Advancing Twill silk bookmarks

“Advancing twills are another name for “skip” twills… they are wonderful design tools for creating large patterns.” (class notes from Liz Calnan).

Earlier this year the weaving class worked on advancing twills. Liz took us through a series of exercises on paper.

20091103_draftLooking at this threading example (right to left), there is a run of 5 threads using shafts 1 to 5, then another run of 5 starting 1 shaft up, 2 to 6, then another run and so on until it repeats. So that’s a 5 end block, left twill, advance 1. We tried varying the number of ends per block, left or right twill, and advance. Some combinations don’t work – a simple example being a 4 end block, advance 4. You’d never use the other 4 shafts. Liz also advised us to choose a combination that works for plain weave for more colour combinations when weaving – warp dominant, weft dominant or mixed.

20091103_tieupNext design choice is tieup. Liz’s tip here is to restrict the length of the float to one less than the number in the run, to avoid huge floats in the weaving. She also suggested we try part of the tieup upturned, giving areas of left hand twill and right hand twill for more interest in the cloth.

Treadling can be as drawn in, or straight or … well, best to try things out and see (preferably on the computer!). Just remember to check regularly for floats on front and back.

I went into more detail in drafts 1 and 2 of this post – both eaten by the technology in different ways (and different levels of user clumsy fingers). So if you want something on expanding the threading and transition ends, leave a comment and I can try again another day.

20091103_bookmarks1Faced with all these design possibilities … I opened a book! The best of Weaver’s Twill Thrills which has Doramay Keasbey’s article frost crystals in twill. I used one repeat of her threading, with just a little sateen threading at the sides. Silk bookmarks in 20/2 silk, the weft various colours I’ve dyed in the past.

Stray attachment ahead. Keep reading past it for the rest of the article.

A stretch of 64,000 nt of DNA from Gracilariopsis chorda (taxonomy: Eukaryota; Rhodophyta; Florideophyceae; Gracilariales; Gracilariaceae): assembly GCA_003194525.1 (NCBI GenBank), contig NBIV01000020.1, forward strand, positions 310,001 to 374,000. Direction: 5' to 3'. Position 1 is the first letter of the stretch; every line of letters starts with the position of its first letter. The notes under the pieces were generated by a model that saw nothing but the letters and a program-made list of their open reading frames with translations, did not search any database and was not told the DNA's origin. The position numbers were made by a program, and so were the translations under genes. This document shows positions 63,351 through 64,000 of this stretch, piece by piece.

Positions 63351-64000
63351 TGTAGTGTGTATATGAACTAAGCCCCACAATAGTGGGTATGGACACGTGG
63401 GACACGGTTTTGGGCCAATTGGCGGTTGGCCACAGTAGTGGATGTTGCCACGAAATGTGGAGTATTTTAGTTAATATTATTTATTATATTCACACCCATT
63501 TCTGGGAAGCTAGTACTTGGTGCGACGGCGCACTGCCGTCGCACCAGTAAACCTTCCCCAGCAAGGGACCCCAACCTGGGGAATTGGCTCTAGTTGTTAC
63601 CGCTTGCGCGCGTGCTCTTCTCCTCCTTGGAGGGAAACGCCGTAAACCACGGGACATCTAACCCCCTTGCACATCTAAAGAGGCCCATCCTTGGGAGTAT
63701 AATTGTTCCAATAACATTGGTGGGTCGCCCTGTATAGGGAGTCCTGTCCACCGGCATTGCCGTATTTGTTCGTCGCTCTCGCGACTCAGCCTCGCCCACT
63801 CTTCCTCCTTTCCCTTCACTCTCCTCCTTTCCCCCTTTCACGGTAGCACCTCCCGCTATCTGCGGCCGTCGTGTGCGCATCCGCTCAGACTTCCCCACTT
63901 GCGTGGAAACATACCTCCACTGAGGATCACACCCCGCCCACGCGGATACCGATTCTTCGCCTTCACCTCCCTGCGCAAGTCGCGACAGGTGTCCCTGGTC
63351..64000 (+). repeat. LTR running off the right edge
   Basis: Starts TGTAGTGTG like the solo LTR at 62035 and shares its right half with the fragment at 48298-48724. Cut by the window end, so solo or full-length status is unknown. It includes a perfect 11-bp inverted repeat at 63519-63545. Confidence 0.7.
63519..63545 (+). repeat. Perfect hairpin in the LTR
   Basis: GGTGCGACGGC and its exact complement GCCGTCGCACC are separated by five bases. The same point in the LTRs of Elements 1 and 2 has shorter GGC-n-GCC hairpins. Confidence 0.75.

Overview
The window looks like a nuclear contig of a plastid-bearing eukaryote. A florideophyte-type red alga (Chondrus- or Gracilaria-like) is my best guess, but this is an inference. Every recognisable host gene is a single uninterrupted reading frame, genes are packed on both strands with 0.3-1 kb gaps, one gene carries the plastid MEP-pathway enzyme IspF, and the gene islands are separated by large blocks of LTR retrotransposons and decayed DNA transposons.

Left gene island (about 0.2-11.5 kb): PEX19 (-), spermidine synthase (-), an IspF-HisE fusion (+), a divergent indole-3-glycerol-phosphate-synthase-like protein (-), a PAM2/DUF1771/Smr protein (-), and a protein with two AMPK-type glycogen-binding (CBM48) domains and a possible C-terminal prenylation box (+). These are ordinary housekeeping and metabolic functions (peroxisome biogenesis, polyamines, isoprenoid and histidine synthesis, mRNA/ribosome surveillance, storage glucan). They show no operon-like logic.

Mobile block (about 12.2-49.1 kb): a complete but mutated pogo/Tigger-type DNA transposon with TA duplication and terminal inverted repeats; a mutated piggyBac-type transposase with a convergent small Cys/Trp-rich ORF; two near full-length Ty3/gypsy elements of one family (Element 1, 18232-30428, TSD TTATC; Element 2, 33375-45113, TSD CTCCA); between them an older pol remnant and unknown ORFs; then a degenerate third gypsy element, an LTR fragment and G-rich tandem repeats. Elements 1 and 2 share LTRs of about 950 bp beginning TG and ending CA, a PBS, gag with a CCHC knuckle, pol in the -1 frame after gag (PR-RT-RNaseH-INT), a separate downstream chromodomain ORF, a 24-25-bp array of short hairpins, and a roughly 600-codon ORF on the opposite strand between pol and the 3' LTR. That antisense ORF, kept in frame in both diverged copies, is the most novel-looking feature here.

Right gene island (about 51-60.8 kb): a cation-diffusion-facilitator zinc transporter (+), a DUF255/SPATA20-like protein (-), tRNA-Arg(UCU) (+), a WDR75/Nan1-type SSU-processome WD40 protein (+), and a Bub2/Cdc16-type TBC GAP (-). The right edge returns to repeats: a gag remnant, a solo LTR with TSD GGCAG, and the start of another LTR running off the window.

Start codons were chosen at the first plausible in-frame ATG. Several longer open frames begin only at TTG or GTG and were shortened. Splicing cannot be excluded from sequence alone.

I really didn’t enjoy this weave. Liz had kindly lent me a Padget 8 shaft table loom which had recently been refurbished – it and I just didn’t get on.

20091103_bookmarks2Another shot of the bookmarks (sorry about the dull and inaccurate colour) shows the results of problem 1. The cloth beam is varnished and my ties kept slipping when I tried to put any tension on the loom. The bookmark on the right was the first woven. It has an extra repeat and is still very short (and thick and ridged). I cut it off and used some rug grip around the cloth beam which solved the slippage, but still found I was unable to get into a comfortable rhythm. I think partly it was the arrangement of the levers to lift the shafts (not what I was used to), partly I was unhappy with the sett I’d chosen especially at the selvedges, my variable beat, and just lots of other little niggles.

20091103_bookmarks3

Closeup of bookmark #1, in all its ridge-y glory!

I’d planned a dozen bookmarks as gifts and a couple went quickly, before I took the photos. These ones are “resting” in a folder – I’m not at the stage I could give them away without fussy apologies. I think I could do better. The last few were never woven – life is too short and weaving time too precious to stick with something that just isn’t working. There are lots more possibilities out there!

4 Responses to “Advancing Twill silk bookmarks”


  1. 1 trapunto November 9, 2009 at 4:36 pm

    These are darling. I don’t think anyone but weavers see selvedge! Or variable beats for that matter. The advancing twill patterns look really pretty in a narrow widths.

    • 2 fibresofbeing November 9, 2009 at 4:49 pm

      Thanks Trapunto.
      Sometimes it can be hard to know when one is being precious or pernickety. I guess I was distracted and hurried and know I wasn’t working at my best. … I suppose that’s the difference – if I did the best I could at the time it might be OK. I’d like to think I can do better 🙂

  2. 3 Life Looms Large November 11, 2009 at 10:43 pm

    Thanks for the good explanation of advancing twill.

    Bookmarks are a great idea. I’m hoping to make some to give at Christmas…but hoping hasn’t turned into designing yet. (Other projects are ahead of them in the queue.)

    From here, the bookmarks look good. My friends would be happy if I wove them something like that!

    Weaving a complicated treadling on a table loom – I don’t know if I’d have it in me!!! I just can’t get into a good rhythm on a table loom.

    Sue


  1. 1 Shimmering surfaces « Fibres of Being Trackback on November 9, 2009 at 3:56 pm

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